Behaviour scripts are powerful tools in any calm, effective teacher’s behaviour repertoire. Boosting them with social norms that tap into peer culture will make them almost irresistible to your pupils.
Behaviour scripts and peer power
Behaviour scripts are cornerstones of any calm, effective response to good and bad behaviour in the classroom. The time to craft and learn them is more than worth it when they roll off the tongue in the moments you need them most.
What can be more powerful than that? Peer culture. In a conflict between teacher culture and peer culture, peer culture wins every time (Nuthall, 2007). Peer cultures can make or break classroom cultures and tapping into their power is the key to a harmonious classroom.
What’s a social norm?
A social norms approach offers us the tools to harness this hard-to-reach network. According to Ahmed, Mitchell and Trevit (2018), social norms are ‘explicit or implicit rules that guide, control, exclude and suggest social behaviour in particular contexts’ in addition to ‘a pattern of group behaviour or a common understanding of what should be done or should not be done in order to remain a member of a group.’ (p. 5)
Even if you’ve never heard of them, you’ve felt them. In this Covid-19 world we’re in, they’re implicit in the hard stares people given to people not social distancing or wearing face masks. They’ve been used by the government and marketing campaigns for many years. Social norms have reduced domestic energy consumption up to 4% by providing people with comparisons to their neighbours (BIT, 2015) and they’ve reduced the amount students drink at university (Ahmed et al, 2018).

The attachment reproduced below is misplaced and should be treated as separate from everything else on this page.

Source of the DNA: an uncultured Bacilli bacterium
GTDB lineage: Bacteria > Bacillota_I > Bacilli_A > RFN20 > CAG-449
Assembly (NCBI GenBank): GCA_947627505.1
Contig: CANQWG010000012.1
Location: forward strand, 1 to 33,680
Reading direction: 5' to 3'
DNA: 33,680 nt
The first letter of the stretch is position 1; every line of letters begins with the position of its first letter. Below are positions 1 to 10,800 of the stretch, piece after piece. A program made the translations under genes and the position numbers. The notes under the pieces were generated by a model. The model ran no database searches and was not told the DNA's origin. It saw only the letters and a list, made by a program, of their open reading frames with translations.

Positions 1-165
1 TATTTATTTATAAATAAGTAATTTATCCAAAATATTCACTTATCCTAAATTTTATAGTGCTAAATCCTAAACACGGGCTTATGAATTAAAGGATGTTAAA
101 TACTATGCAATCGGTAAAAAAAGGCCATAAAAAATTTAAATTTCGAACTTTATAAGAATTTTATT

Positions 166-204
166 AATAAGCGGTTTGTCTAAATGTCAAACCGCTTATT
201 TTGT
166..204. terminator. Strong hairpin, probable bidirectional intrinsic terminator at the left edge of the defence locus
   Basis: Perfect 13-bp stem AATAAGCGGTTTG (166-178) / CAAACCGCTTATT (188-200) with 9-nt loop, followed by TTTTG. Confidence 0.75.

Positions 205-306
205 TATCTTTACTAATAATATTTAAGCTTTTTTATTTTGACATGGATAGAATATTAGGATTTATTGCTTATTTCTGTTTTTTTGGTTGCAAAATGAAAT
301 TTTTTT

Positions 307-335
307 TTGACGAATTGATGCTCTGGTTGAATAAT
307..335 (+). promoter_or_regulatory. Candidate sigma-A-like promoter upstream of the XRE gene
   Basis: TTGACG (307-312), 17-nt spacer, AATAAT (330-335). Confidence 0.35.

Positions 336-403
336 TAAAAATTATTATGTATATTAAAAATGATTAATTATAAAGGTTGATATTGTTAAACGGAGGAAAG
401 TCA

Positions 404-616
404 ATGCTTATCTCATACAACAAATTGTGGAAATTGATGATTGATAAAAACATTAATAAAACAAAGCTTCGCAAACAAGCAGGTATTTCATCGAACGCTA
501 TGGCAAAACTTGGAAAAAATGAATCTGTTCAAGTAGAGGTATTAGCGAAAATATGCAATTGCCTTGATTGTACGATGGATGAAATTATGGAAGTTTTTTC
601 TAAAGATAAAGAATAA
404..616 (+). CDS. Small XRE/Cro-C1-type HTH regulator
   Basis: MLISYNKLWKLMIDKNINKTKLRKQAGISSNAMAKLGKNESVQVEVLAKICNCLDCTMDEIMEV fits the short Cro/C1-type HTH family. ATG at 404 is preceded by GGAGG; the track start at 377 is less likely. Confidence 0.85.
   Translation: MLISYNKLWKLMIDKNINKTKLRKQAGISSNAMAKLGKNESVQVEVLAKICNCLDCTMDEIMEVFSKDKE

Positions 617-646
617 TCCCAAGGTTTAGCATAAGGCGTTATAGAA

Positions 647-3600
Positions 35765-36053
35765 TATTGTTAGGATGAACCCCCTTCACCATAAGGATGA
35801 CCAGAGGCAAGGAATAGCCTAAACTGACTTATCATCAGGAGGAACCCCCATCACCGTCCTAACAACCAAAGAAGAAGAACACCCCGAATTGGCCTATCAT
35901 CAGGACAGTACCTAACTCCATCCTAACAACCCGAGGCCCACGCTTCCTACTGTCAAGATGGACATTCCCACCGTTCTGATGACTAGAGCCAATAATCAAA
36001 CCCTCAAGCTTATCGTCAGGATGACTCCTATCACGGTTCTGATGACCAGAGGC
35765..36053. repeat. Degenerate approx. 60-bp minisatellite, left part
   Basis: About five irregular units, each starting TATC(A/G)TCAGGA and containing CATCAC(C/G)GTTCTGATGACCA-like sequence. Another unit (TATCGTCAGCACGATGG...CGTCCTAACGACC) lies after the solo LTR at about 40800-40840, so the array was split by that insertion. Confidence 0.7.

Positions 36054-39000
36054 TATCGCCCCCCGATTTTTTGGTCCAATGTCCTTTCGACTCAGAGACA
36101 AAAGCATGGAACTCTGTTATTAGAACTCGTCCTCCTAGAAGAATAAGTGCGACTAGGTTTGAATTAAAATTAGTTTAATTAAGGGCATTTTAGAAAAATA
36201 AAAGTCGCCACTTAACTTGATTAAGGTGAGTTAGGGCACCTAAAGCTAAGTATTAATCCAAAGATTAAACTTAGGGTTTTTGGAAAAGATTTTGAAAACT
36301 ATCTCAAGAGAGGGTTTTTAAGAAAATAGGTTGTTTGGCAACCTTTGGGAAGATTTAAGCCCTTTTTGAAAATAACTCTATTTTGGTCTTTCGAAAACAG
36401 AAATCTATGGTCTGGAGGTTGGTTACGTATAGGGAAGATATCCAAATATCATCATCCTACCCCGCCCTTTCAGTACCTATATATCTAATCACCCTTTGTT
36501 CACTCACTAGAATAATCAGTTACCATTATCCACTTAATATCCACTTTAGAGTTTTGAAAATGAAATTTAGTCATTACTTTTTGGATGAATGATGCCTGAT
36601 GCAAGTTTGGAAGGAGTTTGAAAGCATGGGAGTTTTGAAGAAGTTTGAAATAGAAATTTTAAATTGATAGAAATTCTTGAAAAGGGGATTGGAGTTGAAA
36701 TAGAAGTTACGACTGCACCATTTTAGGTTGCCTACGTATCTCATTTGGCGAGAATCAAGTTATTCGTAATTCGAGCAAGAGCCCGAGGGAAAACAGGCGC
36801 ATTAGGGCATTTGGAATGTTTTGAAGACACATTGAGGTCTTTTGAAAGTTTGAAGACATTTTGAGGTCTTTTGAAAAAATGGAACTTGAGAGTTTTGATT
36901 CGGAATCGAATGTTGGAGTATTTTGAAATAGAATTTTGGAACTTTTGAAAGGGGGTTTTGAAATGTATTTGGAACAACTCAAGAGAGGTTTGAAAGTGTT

There are two main types: descriptive norm messages and injunctive norm messages. In a nutshell, descriptive norms describe what most people do and injunctive norms describe most people approve or disapprove of.
Constructing descriptive norms
Descriptive norm messages describe what is typically done and they are associated with successful behaviour change in various studies (Berkowitz, 2005; Schultz et al, 2007). They are simple to incorporate into our behaviour scripts – just highlight the majority of the class that is doing the right thing, paying specific attention to concrete details so other children know exactly what their peers are doing.
For example, a descriptive norm for paying attention to teacher talk may highlight the majority (in bold) who have forward-facing eyes and shoulders and still hands (concrete cues, in italic):
Thank you to the middle tables who are showing me they’re ready because their eyes and shoulders are facing me and their hands are still.
For transitions to independent work, the following descriptive norm highlights individuals as well as the group:
I can see that X’s book is open and their pencil is working furiously. And Y’s too. And the whole of Z’s table. Thank you.
Boomerang effects and injunctive norms